I'm guessing, based on the other stuff in the book, that certain people... I don't want to call them vulgar... took an existing term and gave it a more subversive... I don't want to say vulgar... meaning. I mean, that's usually the case in the book. Occasionally there are original words or phrases but a lot of times they're just adaptations of existing words.
OED does not list tussy-mussy, but it does list tussy: "A cluster, posy, or knot of flowers or leaves; an ornament of silver or gold of this form, forming a buckle or the like."
OED, interestingly, lists tuzzy-muzzy as the main spelling and tussie-mussie as a modern variant: "A bunch or posy of flowers, a nosegay; a garland of flowers. Also fig. Revived in 20th cent., usu. in form tussie-mussie."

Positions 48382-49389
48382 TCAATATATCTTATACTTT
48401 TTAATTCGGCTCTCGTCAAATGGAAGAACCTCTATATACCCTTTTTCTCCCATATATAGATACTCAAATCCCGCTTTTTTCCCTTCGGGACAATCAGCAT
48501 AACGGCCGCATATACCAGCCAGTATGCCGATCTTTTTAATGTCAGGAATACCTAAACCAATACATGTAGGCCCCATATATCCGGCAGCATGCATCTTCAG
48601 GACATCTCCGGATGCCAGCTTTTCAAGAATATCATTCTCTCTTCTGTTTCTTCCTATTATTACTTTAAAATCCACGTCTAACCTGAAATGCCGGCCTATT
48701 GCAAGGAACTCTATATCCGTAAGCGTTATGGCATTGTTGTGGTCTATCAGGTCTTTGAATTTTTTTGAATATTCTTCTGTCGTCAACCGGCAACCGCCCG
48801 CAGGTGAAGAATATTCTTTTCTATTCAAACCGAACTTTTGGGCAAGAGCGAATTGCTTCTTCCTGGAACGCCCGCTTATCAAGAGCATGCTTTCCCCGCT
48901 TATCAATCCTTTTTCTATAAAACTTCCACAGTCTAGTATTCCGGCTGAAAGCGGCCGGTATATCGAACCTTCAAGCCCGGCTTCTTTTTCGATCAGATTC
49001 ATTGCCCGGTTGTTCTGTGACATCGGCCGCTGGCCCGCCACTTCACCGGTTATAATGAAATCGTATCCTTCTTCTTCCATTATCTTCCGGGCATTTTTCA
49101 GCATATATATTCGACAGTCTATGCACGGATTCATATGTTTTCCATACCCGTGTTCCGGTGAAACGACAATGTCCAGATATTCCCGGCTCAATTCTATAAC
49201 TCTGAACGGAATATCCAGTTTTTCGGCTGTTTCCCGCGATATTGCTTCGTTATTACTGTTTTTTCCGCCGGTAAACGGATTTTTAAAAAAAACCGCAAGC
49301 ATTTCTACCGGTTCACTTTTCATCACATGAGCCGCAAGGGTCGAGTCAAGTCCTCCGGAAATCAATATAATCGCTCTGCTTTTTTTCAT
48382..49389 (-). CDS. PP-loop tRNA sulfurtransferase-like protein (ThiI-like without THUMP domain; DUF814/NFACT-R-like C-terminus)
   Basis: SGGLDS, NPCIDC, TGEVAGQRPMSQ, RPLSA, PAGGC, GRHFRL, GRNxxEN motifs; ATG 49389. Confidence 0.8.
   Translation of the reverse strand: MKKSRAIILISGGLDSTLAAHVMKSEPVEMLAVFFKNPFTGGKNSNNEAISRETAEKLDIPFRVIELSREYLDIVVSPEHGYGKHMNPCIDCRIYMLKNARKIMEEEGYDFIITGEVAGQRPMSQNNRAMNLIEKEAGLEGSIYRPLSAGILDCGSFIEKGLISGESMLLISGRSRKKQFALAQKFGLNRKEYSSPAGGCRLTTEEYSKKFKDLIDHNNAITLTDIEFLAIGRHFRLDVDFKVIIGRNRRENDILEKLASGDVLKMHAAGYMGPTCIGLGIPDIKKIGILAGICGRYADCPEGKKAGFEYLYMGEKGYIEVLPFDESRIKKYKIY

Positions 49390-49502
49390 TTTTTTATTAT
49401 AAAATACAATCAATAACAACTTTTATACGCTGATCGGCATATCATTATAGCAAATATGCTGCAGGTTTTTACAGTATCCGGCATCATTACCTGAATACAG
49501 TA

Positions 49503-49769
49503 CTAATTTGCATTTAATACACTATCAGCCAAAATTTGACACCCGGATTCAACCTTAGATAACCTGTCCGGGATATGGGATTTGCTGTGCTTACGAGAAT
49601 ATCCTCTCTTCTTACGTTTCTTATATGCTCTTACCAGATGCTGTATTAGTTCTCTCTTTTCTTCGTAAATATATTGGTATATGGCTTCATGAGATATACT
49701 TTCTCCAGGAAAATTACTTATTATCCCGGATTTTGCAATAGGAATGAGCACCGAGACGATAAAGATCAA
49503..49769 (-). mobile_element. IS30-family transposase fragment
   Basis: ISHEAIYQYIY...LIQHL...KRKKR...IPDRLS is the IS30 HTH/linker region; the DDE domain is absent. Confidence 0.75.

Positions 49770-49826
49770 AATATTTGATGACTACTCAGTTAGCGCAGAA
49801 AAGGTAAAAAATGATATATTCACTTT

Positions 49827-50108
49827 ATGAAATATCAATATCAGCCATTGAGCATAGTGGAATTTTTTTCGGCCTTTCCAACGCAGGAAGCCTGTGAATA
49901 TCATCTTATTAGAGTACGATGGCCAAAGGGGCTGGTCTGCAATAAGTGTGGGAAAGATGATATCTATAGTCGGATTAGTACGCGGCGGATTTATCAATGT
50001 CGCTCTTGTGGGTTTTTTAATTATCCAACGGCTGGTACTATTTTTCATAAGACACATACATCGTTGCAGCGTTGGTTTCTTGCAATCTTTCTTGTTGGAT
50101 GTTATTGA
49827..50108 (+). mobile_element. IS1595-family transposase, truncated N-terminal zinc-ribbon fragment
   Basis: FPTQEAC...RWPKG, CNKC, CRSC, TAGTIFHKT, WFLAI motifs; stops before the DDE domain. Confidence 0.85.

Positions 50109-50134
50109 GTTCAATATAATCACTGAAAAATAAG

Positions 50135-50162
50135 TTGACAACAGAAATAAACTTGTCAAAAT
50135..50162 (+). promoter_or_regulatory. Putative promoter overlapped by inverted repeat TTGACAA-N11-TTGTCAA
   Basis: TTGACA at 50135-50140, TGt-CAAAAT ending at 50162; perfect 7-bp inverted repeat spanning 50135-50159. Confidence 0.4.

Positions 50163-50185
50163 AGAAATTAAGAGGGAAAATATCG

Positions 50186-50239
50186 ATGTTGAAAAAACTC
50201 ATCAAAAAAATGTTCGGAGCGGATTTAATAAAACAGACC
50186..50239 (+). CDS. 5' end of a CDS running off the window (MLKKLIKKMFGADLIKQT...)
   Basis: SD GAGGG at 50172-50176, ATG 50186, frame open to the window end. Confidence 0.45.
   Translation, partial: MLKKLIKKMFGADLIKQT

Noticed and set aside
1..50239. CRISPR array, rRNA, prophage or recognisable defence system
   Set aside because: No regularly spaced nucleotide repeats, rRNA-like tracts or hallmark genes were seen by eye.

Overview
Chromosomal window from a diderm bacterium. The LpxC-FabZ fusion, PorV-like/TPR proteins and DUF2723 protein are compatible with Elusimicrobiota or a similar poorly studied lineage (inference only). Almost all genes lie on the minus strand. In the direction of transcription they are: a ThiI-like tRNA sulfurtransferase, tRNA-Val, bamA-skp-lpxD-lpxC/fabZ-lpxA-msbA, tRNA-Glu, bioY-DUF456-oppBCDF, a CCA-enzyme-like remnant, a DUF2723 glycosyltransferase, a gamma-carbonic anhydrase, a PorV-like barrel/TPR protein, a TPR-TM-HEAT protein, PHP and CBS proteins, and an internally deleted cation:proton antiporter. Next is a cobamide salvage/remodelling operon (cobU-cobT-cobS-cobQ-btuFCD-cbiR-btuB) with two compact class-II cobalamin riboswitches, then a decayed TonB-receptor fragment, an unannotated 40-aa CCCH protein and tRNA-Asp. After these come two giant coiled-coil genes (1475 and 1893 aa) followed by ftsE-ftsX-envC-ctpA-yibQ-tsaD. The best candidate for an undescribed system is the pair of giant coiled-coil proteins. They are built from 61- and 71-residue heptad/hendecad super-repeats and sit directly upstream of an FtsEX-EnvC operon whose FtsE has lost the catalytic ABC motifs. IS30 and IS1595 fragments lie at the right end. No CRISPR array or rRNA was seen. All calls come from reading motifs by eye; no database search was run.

Additional meanings: "As popular name of particular plants or flowers (see quots.); also, a bur." "Dishevelled, ragged; fuzzy. dial."
And the third meaning (I post them here out of order): "See quots. slang. Obs. 1711 E. WARD Quix. I. 70 And Salt as Lot's Wife's Tuzzy~muzzy. 1721 BAILEY, Tuzzimuzzy,..a jocular Name for the Pudendum Muliebre.Hence in HALLIWELL, and in later Dicts."
It offers 9 usage examples of the first definition (beginning in 1440!) before the date of the 1st usage of it as a vulgar term in 1711.